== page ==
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These insulated waterproof bottoms are warm enough to keep a seven-year-old ripping in sideways 29-degree snow and feature-rich like an adult pant. An upcycled polyester shell and Primaloft Bio lining deliver a durable exterior and next-to-skin coziness. But it’s the details that matter here: an interior velcro dual waist adjustment that an eight-year-old found easy to use, five velcro pockets for snacks and hot-cocoa money, and elastic cuffs that allowed the pants to seamlessly slip over ski boots. These grown-up features are tempered with radical neon geometric designs that parents wish they could pull off wearing.

Size: 2T-13 y/o
Bottom Line: Business in the features department, party in the design.

Helly Hansen Kids’ Rider 2.0 Insulated Jacket ($140)

Helly Hansen Kids’ Rider 2.0 Insulated Jacket
(Photo: Courtesy Helly Hansen)

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An absolutely bomber waterproof insulated jacket is a key tool for winter enjoyment, regardless of age. The Rider 2.0 was the best kids option we tested this year. Helly Hansen’s proprietary PFC-free DWR-treated waterproof-breathable exterior admirably repelled the elements, leaving kids bone-dry at the end of a four hour ski day with myriad falls. Articulated arms lent themselves to snowball throwing and a brushed fleece collar helped rescue little chins from undo chapping. Toddler testers of both genders found it warm enough for 10 runs at 20 degrees in the howling wind. It was also waterproof enough for three hours of uninterrupted play time in 40-degree pouring rain, making it one of the most impermeable in our test.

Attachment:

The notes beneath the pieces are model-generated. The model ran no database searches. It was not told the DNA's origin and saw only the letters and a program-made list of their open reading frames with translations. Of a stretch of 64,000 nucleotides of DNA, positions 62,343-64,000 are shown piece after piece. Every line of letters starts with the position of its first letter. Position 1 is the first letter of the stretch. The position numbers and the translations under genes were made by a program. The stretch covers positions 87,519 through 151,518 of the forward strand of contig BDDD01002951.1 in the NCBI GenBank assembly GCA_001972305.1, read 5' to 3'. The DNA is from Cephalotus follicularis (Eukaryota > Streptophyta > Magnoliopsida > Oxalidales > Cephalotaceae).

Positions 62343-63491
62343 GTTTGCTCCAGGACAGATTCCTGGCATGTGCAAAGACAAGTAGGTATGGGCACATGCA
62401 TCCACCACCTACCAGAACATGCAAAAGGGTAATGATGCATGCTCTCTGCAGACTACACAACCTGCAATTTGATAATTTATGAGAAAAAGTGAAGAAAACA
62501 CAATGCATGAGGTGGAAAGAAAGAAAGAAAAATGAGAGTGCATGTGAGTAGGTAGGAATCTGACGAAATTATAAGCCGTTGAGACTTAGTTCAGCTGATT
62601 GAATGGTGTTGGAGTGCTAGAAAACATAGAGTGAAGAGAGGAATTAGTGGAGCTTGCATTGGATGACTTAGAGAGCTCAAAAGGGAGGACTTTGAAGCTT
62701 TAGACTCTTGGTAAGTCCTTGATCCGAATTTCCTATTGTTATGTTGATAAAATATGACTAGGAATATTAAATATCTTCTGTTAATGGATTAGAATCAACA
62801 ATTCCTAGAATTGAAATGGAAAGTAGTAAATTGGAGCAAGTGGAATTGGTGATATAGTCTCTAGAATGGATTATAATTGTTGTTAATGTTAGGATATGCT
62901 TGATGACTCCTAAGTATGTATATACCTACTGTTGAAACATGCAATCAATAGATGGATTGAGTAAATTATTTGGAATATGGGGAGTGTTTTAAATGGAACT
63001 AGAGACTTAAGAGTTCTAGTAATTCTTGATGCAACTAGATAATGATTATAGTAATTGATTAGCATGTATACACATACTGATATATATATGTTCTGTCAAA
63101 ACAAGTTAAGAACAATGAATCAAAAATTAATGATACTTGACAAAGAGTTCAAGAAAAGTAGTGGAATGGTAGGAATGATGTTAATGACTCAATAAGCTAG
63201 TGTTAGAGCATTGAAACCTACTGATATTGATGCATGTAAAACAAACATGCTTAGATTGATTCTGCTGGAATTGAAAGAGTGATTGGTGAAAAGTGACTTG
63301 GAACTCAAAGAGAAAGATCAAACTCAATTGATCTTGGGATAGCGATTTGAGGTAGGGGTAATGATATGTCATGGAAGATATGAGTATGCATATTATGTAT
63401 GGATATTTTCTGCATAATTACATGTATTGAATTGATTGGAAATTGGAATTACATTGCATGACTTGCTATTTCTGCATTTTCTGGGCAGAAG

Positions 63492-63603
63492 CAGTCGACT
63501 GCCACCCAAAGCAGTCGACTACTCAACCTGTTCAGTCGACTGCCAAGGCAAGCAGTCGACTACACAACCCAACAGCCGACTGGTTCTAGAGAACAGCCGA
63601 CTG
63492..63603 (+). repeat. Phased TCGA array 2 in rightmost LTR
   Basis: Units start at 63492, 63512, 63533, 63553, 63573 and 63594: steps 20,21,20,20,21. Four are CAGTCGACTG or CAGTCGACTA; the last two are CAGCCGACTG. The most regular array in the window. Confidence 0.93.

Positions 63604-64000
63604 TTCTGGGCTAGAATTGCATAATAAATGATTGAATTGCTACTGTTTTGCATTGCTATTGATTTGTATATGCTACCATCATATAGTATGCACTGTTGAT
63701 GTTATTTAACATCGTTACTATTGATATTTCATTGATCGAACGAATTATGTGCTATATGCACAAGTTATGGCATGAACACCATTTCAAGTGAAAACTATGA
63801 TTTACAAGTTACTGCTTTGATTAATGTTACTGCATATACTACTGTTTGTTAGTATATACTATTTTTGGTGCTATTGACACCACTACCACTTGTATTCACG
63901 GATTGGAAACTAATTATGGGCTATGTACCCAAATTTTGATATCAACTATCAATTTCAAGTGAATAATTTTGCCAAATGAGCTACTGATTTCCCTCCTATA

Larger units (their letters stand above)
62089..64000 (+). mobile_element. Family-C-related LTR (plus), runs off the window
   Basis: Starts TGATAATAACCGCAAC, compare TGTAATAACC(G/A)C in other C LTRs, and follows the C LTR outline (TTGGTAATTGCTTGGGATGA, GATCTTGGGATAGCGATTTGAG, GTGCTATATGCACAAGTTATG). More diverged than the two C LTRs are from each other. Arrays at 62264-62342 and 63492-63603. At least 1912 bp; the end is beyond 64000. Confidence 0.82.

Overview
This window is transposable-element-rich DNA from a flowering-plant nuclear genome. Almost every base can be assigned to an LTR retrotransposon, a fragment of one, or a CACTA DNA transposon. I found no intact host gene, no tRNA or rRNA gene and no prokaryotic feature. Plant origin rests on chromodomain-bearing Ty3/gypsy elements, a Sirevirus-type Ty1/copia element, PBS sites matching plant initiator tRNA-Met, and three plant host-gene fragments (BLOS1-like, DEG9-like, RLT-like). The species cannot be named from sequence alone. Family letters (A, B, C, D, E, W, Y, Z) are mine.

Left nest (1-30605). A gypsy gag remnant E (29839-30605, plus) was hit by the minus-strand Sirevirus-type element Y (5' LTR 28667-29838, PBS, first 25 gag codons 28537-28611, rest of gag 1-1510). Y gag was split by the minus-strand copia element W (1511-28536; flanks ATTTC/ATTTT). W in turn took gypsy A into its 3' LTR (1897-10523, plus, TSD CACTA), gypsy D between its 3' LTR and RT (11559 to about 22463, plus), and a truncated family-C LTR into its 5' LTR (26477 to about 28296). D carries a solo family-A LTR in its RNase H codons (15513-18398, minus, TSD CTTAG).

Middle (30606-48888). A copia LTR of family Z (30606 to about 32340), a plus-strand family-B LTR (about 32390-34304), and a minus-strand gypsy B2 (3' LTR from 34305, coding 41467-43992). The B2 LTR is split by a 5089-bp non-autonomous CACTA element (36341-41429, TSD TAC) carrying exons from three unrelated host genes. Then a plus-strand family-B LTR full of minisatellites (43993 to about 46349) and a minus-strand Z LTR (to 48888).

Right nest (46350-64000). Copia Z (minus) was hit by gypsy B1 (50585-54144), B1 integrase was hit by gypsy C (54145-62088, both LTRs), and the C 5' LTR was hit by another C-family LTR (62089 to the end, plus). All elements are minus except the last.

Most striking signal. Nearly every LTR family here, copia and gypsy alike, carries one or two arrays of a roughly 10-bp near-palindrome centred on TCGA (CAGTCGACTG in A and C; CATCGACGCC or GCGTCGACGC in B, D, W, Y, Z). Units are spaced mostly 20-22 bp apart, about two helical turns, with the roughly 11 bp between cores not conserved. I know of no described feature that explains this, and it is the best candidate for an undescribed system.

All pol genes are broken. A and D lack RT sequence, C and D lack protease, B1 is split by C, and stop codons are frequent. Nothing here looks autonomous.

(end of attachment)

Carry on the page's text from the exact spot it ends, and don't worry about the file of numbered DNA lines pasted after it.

Size: 1-12 y/o
The Bottom Line: Serious protection for maximizing your kiddos comfort in the roughest conditions.

Wildhorn Helmet Spire Youth Snow Helmet and Shilo Youth Snow Goggles Combo ($90)

Wildhorn Helmet Spire Youth Snow Helmet and Shilo Youth Snow Goggles Combo
(Photo: Courtesy Wildhorn)

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Every adult knows the plight of a poor-fitting helmet-google combo: foggy vision and chapped foreheads. For most kids under six, it’s a one-way ticket to meltdown town. This pairing from Wildhorn worked in perfect harmony to keep gaper-gap at bay and airflow going directly from cutouts at the top of the helmet vents into the goggles. Eleven vents spread smartly from the base of the neck to the forehead delivered plenty of breathability on a 55-degree spring day in Sun Valley, Idaho. The ratcheting adjustment knob was easy enough for a toddler to use and allowed for a comfortable fit on most head sizes ranging from age 2.5 to 8.

Size: 3-8 y/o
The Bottom Line: Drama-free protection with great adjustability.

Baffin Pinetree Kids Youth Boots ($110)

Baffin Pinetree Kids Youth Boots